REAVLEY, Circuit Judge, specially concurring:

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I agree that this panel is bound by the holding in Shelby v. McAdory, 781 F.2d 1053 (5th Cir.1986). However, the Shelby panel failed to conduct the requisite analysis when it applied Gates v. Spinks, 771 F.2d 916 (5th Cir.1985), retroactively. If the Shelby panel had considered the relevant test, described in Chevron Oil Co. v. Huson, 404 U.S. 97, 92 S.Ct. 349, 30 L.Ed.2d 296 (1971), it would have reached a different result. The district court concluded otherwise, holding that Gates should retroactively bar Young's section 1983 claim. My colleagues state that they "disagree with the district court's analysis of the Chevron factors," but affirm the dismissal, on the basis of Shelby, without elaborating their disagreement. I write separately to explain my disagreement with the district court's Chevron analysis.


Although the general common law rule is that judicial decisions are given retroactive effect, Solem v. Stumes, 465 U.S. 638, 642, 104 S.Ct. 1338, 1341, 79 L.Ed.2d 579 (1984), equitable considerations sometimes mandate exceptions to this rule. In Chevron Oil Co. v. Huson, the Supreme Court enunciated three factors that courts should examine when determining such exceptions in civil cases:


First, the decision to be applied nonretroactively must establish a new principle of law, either by overruling clear past precedent on which litigants may have relied, or by deciding an issue of first impression whose resolution was not clearly foreshadowed. Second, it has been stressed that "we must ... weigh the merits and demerits in each case by looking to the prior history of the rule in question, its purpose and effect, and whether retrospective operation will further or retard its operation." Finally, we have weighed the inequity imposed by retroactive application, for "[w]here a decision of this Court could produce substantial inequitable results if applied retroactively, there is ample basis in our cases for avoiding the 'injustice or hardship' by a holding of nonretroactivity."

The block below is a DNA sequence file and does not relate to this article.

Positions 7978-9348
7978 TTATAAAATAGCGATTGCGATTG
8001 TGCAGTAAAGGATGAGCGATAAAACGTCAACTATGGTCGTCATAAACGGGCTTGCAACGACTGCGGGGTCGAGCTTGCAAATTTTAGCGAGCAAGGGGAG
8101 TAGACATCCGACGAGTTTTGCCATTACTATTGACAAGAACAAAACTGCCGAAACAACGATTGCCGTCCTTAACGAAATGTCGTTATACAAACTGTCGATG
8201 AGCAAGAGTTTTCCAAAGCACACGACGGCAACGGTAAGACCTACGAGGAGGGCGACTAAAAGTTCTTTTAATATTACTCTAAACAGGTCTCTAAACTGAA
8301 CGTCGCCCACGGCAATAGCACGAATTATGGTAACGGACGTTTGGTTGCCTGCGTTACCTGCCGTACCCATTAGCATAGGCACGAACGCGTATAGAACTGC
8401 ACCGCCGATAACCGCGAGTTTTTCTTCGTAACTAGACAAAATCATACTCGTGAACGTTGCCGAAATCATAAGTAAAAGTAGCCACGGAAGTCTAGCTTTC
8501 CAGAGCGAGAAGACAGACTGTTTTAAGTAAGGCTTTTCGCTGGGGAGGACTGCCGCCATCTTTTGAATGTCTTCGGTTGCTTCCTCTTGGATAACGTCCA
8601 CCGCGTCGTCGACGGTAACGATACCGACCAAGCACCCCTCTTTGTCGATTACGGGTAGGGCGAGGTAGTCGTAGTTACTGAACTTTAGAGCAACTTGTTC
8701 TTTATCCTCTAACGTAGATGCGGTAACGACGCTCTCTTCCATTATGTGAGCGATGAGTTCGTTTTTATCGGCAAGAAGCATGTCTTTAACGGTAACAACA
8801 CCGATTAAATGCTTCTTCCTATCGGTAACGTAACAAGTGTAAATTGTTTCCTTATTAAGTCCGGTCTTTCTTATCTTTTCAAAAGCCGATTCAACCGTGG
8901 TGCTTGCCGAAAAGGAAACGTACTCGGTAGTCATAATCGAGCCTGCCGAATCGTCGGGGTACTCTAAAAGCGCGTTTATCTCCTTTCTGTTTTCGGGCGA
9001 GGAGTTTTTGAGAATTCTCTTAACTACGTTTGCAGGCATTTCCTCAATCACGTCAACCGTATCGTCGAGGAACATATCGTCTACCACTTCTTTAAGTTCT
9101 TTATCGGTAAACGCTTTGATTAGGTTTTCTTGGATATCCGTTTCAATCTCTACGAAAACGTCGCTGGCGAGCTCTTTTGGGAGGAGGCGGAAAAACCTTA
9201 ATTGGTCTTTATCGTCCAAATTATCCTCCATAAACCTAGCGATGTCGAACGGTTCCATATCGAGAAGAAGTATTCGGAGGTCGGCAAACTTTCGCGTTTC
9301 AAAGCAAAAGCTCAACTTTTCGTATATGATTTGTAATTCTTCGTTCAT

404 U.S. at 106-107, 92 S.Ct. at 355 (citations omitted).


The first Chevron factor requires us to consider whether Gates established a new principle of law or overruled clear past precedent. The district court observed that "[a]lthough in 1980 there was no authority in the circuit that [the one-year] limitations period would definitely have applied to Young's Sec. 1983 action, neither was there contrary authority." In reaching this conclusion, the lower court distinguished Shaw v. McCorkle, 537 F.2d 1289 (5th Cir.1976), in which we applied Mississippi's six-year limitations period, finding that Shaw was a contract action while Young's action sounds in tort. The district court concluded as follows:


It is more likely than not that even pre-Wilson [v. Garcia, 471 U.S. 261, 105 S.Ct. 1938, 85 L.Ed.2d 254 (1985) see supra slip opinion at 217], and pre-Gates, under the principle of applying the limitations period of the most closely analogous state claim, the one-year limitations period for common-law intentional torts would have been held to be controlling in Young's case. Thus, Young was on notice in 1980 that it would not have been reasonable to wait more than one year to file his suit.


Yet the Shaw court itself expressly rejected the distinction drawn by the district court. In Shaw, the plaintiff complained of certain intentional torts committed by four Mississippi highway patrolmen. The plaintiff also alleged that the patrolmen's actions constituted a breach of a performance bond indemnifying the faithful performance of the official duties of the defendants. The Shaw court ultimately relied on the surety contract when it applied Mississippi's six-year limitations period; but in so doing, the court expressly noted that "even if the surety were not made a party defendant ... the general six-year limitation period might still apply," because the "action would not actually have been for an intentional tort but rather for breach of the patrolmen's official duties, the intentional tort being only the particular breach thereof." 537 F.2d at 1294 n. 11. Thus it appears that the law in 1980 was, at least, unsettled, and, more probably supportive of the six-year limitations period for intentional torts committed by police.


Indeed, several events following the time the limitations period began to run in this case--1980--buttress this conclusion. When the magistrate dismissed Young's 1982 complaint without prejudice, supra at 216 n. 1, he found that the dismissal would not "likely subject a subsequent Sec. 1983 action by plaintiff against defendants to a statute of limitations defense." The magistrate explained as follows: